• Priyanka, K., Sarangi, R., Shanthi, R., Poornima, D. and Saravanakumar, A. (2022). Inter-annual and Seasonal Cycle of Satellite Derived Sea Surface Salinity in the Western Bay of Bengal, Arab. J. Geosci., 15, 1670, doi: 10.1007/s12517-022-10945-2.
  • Sun, Q., Zhang, Y., Du, Y. and Jiang, X. (2022). Asymmetric Response of Sea Surface Salinity to Extreme Positive and Negative Indian Ocean Dipole in the Southern Tropical Indian Ocean, J. Geophys. Res. Oceans, 127 (11), e2022JC018986, doi: 10.1029/2022JC018986.
  • Johnson, G. and Lumpkin, R. (Eds.) (2022). State of the Climate in 2021: Global Oceans, Global Oceans [in “State of the Climate in 2021”]. Bull. Amer. Meteor. Soc., 103 (8), S143–S191, https://doi.org/10.1175/BAMS-D-22-0072.1.
  • Nayak, A., Vinayachandran, P. and George, J. (2022). Turbulent dissipation rates across the Summer Monsoon Current, Ocean Dyn., 72, 695-714, doi: 10.1007/s10236-022-01524-w.
  • Anutaliya, A., Send, U., McClean, J., Sprintall, J., Lankhorst, M., Lee, C., Rainville, L., Priyadarshani, W. and Jinadasa, S. (2022). Seasonal and Year-To-Year Variability of Boundary Currents and Eddy Salt Flux along the Eastern and Southern Coasts of Sri Lanka Observed by PIES and Satellite Measurements, J. Phys. Oceanogr., 52 (12), 3015-3031, doi: 10.1175/JPO-D-22-0030.1.
  • Liu, J., Wang, D., Zu, T., Huang, K. and Zhang, O. (2022). Either IOD Leading or ENSO Leading Triggers Extreme Thermohaline Events in the Tropical Central Indian Ocean, Clim. Dyn., doi: 10.1007/s00382-022-06413-y.
  • Rainville, L., Lee, C., Arulananthan, K., Jinadasa, S., Fernando, H., Priyadarshani, W. and Wijesekera, H. (2022). Water Mass Exchanges between the Bay of Bengal and Arabian Sea from Multiyear Sampling with Autonomous Gliders, J. Phys. Oceanogr., 52(10), 2377-2396, doi: 10.1175/JPO-D-21-0279.1.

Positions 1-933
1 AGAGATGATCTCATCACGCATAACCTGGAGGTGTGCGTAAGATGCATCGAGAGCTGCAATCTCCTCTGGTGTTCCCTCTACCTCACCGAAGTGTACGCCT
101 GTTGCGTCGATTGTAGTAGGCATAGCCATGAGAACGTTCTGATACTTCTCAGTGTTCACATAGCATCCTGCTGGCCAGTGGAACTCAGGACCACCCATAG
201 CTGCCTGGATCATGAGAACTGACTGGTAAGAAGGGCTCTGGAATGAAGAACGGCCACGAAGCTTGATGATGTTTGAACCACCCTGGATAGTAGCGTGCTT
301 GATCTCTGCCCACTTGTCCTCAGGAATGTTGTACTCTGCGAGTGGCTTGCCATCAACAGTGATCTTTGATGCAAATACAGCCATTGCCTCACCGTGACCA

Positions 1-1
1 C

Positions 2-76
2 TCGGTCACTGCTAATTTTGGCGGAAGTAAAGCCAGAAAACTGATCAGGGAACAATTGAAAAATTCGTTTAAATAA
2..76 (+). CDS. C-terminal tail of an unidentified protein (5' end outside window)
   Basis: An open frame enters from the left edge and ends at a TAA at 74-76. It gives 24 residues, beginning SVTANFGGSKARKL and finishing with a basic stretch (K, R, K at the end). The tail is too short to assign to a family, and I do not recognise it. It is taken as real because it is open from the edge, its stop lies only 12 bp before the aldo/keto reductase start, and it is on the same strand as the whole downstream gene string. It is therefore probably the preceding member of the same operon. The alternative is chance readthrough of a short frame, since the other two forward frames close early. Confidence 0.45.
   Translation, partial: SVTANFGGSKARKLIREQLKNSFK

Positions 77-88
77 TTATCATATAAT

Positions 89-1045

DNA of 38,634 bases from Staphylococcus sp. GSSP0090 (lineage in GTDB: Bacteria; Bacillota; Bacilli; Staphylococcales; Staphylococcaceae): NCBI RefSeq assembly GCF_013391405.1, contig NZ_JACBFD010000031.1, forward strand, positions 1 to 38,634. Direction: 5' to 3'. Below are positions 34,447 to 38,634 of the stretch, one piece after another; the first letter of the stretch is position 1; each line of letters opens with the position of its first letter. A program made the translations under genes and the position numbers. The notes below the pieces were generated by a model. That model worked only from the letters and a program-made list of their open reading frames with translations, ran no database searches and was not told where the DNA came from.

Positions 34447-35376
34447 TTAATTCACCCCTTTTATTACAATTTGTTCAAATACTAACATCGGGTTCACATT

• Qi, J., Du, Y., Chi, J., Yi, D., Li, D., and Yin, B. (2022). Impacts of El Niño on the South China Sea Surface Salinity as seen from Satellites, Environ. Res. Lett., 17, 054040, doi: 10.1088/1748-9326/ac6a6a.
  • Zhu, J., Zhang, Y., Cheng, X., Wang, X., Sun, Q., and Du, Y. (2022). Effect of Mesoscale Eddies on the Transport of Low-salinity Water from the Bay of Bengal into the Arabian Sea during Winter, Geosci. Lett., doi: 10.21203/rs.3.rs-1606473/v1.
  • Essink, S., Hormann, V., Centurioni, L., and Mahadevan, A. (2022). On Characterizing Ocean Kinematics from Surface Drifters, J. Atmos. Ocean. Tech., 39 (8), 1183-1198, doi: https://doi.org/10.1175/JTECH-D-21-0068.1.
  • Akhter, S., Qiao, F., Wu, K., Yin, X., Azam Chowdhury, M., Kawser Ahmed, M., and Maksud Kamal, A. (2022). Spatiotemporal Variations of the Thermohaline Structure and Cyclonic Response in the Northern Bay of Bengal: The Evaluation of a Global Ocean Forecasting System, J. Sea Res., 182, 102188, doi: 10.1016/j.seares.2022.102188.
  • Weldeab, S., Rühlemann, C., Ding, Q., Khon, V., Schneider, B., and Gray, W. (2022). Impact of Indian Ocean Surface Temperature Gradient Reversals on the Indian Summer Monsoon, Earth Planet. Sci. Lett., 578, 117327, doi: 10.1016/j.epsl.2021.117327.
  • Chacko, N. and Jayaram, C. (2022). Response of the Bay of Bengal to super cyclone Amphan examined using synergistic satellite and in-situ observations, Oceanologia, 64(1), 131-144, doi: 10.1016/j.oceano.2021.09.006.
  • Gadi, R., Vinayachandran, P., and Subramani, D. (2021). Data-driven feature-oriented modeling of Southwest Monsoon Current, Ocean Model., 168, 101912, doi: 10.1016/j.ocemod.2021.101912.
  • Mandal, A., Chaudhary, A., Agarwal, N., and Sharma, R. (2021). Sub-Surface Ocean Structure from Satellite Surface Observations in the North Indian Ocean, Marine Geodesy, doi: 10.1080/01490419.2021.1974132.
  • Nyadjro, E. (2021). Impacts of the 2019 Strong IOD and Monsoon Events on Indian Ocean Sea Surface Salinity, Remote Sens. Earth Syst. Sci., doi: 10.1007/s41976-021-00054-1.